Parashat ha-Chodesh




Rav Mosheh Lichtenstein


The starting point of the haftara for Parashat ha-Chodesh, like that of many other haftarot, is subject to a difference in custom between Ashkenazim and Sefardim. According to the Sefardic rite, the haftara (Yechezkel 45:18-46:15) opens with a verse that speaks of a sacrifice offered on Rosh Chodesh Nisan and concludes with the sacrifices brought on appointed days and festivals. According to the Ashkenazic rite, the haftara (Yechezkel 45:16-46:17) starts two verses earlier with verses dealing with the role of the Nasi and concludes with several additional verses dealing with the obligations and rights of the Nasi with respect to issues of inheritance.

As we have suggested already in other cases (e.g., the haftara for Parashat Zakhor), there is room to argue here as well that the different starting and ending points reflect differences in emphasis between the two rites regarding the two main themes of the haftara, namely, the Nasi and the sacrifices. To test this argument, we must first analyze the haftara.


Let us open with the sacrifices. As is known, the sacrifices spelled out in the haftara are very problematic, for they do not correspond at all to the laws of sacrifices found in the Torah. This problem was discussed by Chazal (Menachot 45a), who suggested two approaches to the matter:1

“In the first month, on the first day of the month, you shall take a young bullock without blemish, and purify the sanctuary” (Yechezkel 45:18). – A sin offering; surely it is a whole burnt offering!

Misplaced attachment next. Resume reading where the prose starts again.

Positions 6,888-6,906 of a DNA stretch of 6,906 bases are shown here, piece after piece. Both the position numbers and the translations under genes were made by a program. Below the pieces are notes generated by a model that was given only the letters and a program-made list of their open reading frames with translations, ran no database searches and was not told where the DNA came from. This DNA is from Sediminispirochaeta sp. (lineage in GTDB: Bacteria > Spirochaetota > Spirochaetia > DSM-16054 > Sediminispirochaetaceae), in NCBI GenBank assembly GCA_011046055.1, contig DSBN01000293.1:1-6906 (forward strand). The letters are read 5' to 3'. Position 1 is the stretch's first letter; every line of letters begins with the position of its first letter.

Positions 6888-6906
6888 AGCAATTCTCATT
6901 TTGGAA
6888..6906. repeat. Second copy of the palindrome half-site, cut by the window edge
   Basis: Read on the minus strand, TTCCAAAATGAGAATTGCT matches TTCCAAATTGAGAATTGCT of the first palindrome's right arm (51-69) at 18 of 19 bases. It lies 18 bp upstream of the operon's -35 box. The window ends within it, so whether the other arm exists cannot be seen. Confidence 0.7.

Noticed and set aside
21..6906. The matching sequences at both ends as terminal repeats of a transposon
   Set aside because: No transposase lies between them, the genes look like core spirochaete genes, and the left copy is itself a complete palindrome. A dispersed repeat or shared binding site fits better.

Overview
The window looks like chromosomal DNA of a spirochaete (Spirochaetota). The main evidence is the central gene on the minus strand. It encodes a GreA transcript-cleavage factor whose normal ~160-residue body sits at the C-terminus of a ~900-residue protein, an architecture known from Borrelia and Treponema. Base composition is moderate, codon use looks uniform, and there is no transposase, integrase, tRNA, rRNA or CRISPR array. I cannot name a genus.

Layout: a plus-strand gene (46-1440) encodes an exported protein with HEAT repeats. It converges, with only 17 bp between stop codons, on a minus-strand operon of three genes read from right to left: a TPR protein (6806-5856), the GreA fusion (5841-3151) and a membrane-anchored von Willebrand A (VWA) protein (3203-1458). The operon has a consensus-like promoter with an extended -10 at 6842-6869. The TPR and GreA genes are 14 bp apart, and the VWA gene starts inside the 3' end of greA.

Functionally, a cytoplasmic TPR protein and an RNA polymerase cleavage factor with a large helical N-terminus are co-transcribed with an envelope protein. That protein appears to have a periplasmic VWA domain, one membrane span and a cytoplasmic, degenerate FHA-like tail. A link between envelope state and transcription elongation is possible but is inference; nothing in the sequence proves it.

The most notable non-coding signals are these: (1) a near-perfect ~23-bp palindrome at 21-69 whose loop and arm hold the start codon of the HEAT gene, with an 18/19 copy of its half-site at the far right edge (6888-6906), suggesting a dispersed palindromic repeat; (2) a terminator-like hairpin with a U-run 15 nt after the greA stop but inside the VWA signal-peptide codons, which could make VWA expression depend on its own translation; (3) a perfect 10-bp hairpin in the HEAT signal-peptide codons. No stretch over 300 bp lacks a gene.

Rabbi Yochanan said: In the future, Eliyahu will interpret this section.

Rav Ashi said: They offered milu’im in the days of Ezra, as they had offered in the days of Moshe.

Thus was it taught also in a Baraita: Rabbi Yehuda says: In the future, Eliyahu will interpret this section. Rabbi Yose said to him: They offered milu’im in the days of Ezra, as they had offered in the days of Moshe. He said to him: Let your mind be at rest, for you have set my mind at rest.

It is not our intention to focus on this question, the attempt to reconcile the words of Yechezkel with the books of Vayikra and Bamidbar, but only to understand the system that Yechezkel lays out before us in and of itself and as it is presented by the prophet. Most of the sacrifices mentioned in the haftara revolve around three dates: the first of Nisan, the seventh of Nisan, and the fourteenth of Nisan, which is the day on which the korban Pesach is brought. Of course, the direct connection between the haftara and Parashat ha-Chodesh is the sacrifice brought on Rosh Chodesh Nisan, spelled out at the beginning of the haftara.


When we examine the model of the sacrifice mentioned here, we can discern the model of the milu’im familiar to us from the book of Bamidbar.2 As is the case with the sacrifice mentioned here, there too we are dealing with sacrifices brought by the Nesi’im beginning on Rosh Chodesh Nisan. In addition, in both places we are dealing with novel offerings that do not correspond to anything that is familiar to us from the sections dealing with the sacrifices, but rather they deviate from those types of sacrifices. The connection between the first day and the seventh day is also reminiscent of the milu’im offerings (the milu’im in the book of Vayikra brought by Moshe, and not the sacrifices of the Nesi’im). In light of this, we can understand Rabbi Yochanan’s assertion that “they offered milu’im in the days of Ezra, as they had offered in the days of Moshe.” This is not merely an answer suggested in order to resolve the problem of the contradiction between the books of Yechezkel and Bamidbar, but rather it is an exegetical argument that has strong foundations in the plain sense of Scripture.